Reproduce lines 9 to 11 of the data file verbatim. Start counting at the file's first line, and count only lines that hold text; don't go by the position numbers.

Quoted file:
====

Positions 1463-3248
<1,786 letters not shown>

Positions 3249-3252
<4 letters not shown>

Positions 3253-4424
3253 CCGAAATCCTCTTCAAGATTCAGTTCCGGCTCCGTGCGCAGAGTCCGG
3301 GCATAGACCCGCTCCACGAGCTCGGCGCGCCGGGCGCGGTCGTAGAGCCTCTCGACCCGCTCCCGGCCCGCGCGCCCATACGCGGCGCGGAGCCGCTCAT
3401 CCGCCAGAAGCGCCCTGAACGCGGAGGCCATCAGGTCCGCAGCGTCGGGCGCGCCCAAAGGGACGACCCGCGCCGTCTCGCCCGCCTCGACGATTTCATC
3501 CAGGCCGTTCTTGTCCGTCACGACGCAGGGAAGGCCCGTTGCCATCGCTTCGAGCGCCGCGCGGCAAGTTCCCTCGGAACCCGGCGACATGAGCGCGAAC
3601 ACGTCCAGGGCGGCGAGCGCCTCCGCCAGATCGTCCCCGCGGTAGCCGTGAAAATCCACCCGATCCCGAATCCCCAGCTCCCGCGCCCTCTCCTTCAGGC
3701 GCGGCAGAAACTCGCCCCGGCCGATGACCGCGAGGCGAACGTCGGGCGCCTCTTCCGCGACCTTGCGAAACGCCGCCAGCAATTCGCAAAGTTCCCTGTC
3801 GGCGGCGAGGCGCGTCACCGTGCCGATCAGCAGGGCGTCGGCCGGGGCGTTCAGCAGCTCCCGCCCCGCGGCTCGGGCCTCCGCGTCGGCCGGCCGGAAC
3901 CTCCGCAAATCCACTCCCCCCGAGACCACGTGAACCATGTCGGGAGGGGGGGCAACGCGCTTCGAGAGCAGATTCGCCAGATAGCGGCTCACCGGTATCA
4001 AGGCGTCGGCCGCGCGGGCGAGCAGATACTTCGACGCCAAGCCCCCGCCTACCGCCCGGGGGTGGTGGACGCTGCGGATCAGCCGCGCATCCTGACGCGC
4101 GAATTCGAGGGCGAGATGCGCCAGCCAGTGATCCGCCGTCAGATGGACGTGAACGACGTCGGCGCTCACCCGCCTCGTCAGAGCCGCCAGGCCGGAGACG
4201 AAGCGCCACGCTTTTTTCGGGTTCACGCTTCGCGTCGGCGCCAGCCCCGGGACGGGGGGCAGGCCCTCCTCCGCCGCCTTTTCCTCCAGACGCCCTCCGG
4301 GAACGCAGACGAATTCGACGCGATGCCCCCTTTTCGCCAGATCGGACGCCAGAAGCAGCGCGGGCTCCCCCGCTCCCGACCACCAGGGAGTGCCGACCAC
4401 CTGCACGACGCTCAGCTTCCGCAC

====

3501 CAGGCCGTTCTTGTCCGTCACGACGCAGGGAAGGCCCGTTGCCATCGCTTCGAGCGCCGCGCGGCAAGTTCCCTCGGAACCCGGCGACATGAGCGCGAAC
3601 ACGTCCAGGGCGGCGAGCGCCTCCGCCAGATCGTCCCCGCGGTAGCCGTGAAAATCCACCCGATCCCGAATCCCCAGCTCCCGCGCCCTCTCCTTCAGGC
3701 GCGGCAGAAACTCGCCCCGGCCGATGACCGCGAGGCGAACGTCGGGCGCCTCTTCCGCGACCTTGCGAAACGCCGCCAGCAATTCGCAAAGTTCCCTGTC